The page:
“Three for the self-guided tour, please.”
The woman in the crumbling foyer takes my money and our names. She confirms that we have phones and earbuds before handing us off to an energetic docent who takes us to the start of what he calls the “virtual tour”.
For some reason I feel compelled to explain why we’re leaving the normal tour behind. “We’re too awkward in groups,” I say. My shoulder does its weird twitchy thing to reinforce my point.
“Ah, that makes you the spice of life!” he exclaims. He names us Paprika, Saffron, and Cayenne. In return, we dub him Mr. Salsa.
Mr. Salsa leads us to a large room with only some folding chairs and a TV cart and explains that the “virtual tour” consists of watching a video that takes about half the time of the guided tour.
Blank faces. I’m pretty sure we didn’t drive out here to watch a video.
Mr. Salsa gives us a chance to save ourselves. “Is that what you expected?”
“Erm, I was under the impression that we needed our phones?” I venture.
So we are ushered back to the front porch to start the actual self-guided tour, which consists of following laminated placards on the walls with QR codes linking to audio files. Only it turns out not to be not self-guided at all, since we are placed into the capable hands of Jeremy.
Presumably Jeremy’s only job is to make sure we don’t wander into condemned areas or treat the grounds like a private photoshoot. I now suspect that the whole virtual tour mishap was an attempt to use the television as a babysitter instead.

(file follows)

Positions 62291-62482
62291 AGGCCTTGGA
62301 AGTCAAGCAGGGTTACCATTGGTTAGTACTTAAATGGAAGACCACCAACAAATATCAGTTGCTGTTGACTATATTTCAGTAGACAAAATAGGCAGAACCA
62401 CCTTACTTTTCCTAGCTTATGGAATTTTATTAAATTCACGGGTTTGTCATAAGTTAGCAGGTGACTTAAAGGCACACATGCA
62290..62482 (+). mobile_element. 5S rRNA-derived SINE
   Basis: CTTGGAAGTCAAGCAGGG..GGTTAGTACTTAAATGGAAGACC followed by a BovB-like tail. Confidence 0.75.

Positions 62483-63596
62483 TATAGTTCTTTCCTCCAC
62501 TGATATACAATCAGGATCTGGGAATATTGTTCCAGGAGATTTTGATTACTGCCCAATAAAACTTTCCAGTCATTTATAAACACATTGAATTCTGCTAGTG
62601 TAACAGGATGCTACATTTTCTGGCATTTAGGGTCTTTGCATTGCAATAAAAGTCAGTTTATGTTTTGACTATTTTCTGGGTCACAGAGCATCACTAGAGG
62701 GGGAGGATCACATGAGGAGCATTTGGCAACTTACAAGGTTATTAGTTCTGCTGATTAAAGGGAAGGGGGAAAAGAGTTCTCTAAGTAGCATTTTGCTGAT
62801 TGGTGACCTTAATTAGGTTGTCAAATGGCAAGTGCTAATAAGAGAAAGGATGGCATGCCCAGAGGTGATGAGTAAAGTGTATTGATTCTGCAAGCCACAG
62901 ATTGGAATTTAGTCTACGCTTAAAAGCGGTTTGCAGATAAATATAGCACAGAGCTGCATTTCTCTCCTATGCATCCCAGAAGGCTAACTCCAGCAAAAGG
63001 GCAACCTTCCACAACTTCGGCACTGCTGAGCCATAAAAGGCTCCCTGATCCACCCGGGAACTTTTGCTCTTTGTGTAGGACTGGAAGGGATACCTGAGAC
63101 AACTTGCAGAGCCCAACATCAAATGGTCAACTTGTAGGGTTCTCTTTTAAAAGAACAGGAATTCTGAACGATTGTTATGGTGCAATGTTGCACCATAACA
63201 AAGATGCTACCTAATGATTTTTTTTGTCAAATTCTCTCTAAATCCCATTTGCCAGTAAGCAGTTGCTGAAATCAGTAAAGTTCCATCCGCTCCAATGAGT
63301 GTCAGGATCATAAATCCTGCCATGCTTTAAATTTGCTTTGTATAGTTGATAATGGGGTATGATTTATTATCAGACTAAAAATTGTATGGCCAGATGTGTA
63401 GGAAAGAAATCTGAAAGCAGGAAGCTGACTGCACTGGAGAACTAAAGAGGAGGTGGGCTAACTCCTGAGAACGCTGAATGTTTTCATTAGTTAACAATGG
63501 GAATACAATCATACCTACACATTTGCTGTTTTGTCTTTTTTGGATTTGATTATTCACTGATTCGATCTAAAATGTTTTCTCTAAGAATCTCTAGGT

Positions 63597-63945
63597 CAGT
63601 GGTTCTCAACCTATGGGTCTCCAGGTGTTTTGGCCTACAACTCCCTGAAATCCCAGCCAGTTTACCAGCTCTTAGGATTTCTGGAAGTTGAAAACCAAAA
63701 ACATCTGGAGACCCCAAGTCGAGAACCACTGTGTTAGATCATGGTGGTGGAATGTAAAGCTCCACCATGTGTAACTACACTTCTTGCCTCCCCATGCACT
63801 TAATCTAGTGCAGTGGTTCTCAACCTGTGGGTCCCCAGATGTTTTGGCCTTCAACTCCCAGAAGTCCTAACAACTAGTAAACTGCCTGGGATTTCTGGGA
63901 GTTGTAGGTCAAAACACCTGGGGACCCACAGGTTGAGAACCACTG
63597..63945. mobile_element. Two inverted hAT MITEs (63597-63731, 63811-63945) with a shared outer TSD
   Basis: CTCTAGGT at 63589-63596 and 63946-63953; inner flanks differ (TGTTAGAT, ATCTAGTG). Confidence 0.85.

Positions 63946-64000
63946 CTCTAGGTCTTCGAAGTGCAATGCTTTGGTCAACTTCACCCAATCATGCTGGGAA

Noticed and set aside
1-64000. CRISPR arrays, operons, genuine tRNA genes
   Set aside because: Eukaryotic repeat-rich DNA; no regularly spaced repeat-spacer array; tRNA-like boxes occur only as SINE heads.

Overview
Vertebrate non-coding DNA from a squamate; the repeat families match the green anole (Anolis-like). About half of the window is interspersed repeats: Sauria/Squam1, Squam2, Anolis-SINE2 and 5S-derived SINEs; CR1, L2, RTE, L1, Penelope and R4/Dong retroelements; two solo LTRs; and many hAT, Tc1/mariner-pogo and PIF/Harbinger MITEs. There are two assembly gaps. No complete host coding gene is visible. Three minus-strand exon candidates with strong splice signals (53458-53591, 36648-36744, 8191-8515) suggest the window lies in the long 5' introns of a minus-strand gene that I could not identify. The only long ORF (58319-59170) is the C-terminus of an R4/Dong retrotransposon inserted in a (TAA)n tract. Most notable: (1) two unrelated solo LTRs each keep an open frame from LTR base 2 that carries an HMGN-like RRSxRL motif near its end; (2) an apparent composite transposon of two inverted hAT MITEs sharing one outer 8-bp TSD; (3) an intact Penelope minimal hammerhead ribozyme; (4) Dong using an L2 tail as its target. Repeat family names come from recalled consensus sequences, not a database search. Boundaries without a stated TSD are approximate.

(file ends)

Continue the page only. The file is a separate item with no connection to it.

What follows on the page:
Only it’s clear that Jeremy is positively bursting at the seams with information and doesn’t want to follow quietly along. He tells us he’s gotten in trouble for talking too much on the self-guided tours, so our (admittedly awful) strategy is to make up bullshit about what we’re seeing until Jeremy feels the need to step in and correct us.
Me (in an exaggerated loud voice): “Hmm, what do you think this room was for?”
Nash (matter-of-factly): “Oh, this must be the interrogation room where the aliens practiced their mind-reading techniques.”
Jeremy (practically beside himself at our ignorance): “Actually, this was the superintendent’s office…”
And in this way we make our way through the rooms of the abandoned Preston School of Industry (aka “the Castle”), which served as a reform school for juvenile delinquents, orphans, and other displaced youth from 1890 to 1960.
In the 50+ years since the school moved to newer facilities, the interior of the imposing red sandstone mansion has fallen into disrepair. The state gutted the place for materials and ripped out most of its intricate molding and the slate roof.
Imagining the castle in its heyday, however, makes it seem like the boys living here had a pretty sweet deal. Wards got three meals a day and a roof over their heads even during the Great Depression, all while learning a trade of their choice. They could browse through 7000 books in the library, lounge on a patio overlooking the rolling Northern Californian foothills, and play sports or join the school’s brass band.
Nash claims he even heard mention of “foot baths” in one of the placards, but Jeremy can’t confirm this. He does, however, show us the indoor swimming pool. Only instead of a place where the lads splashed around laughing, this was the plunge bath where incoming students were completely submerged in a caustic stew of lye and other lice-killing chemicals.
So it turns out life wasn’t all roses at Preston castle (even though they did have their own rose garden). In fact, there’s a history of death and violence that’s spawned a number of ghost tales.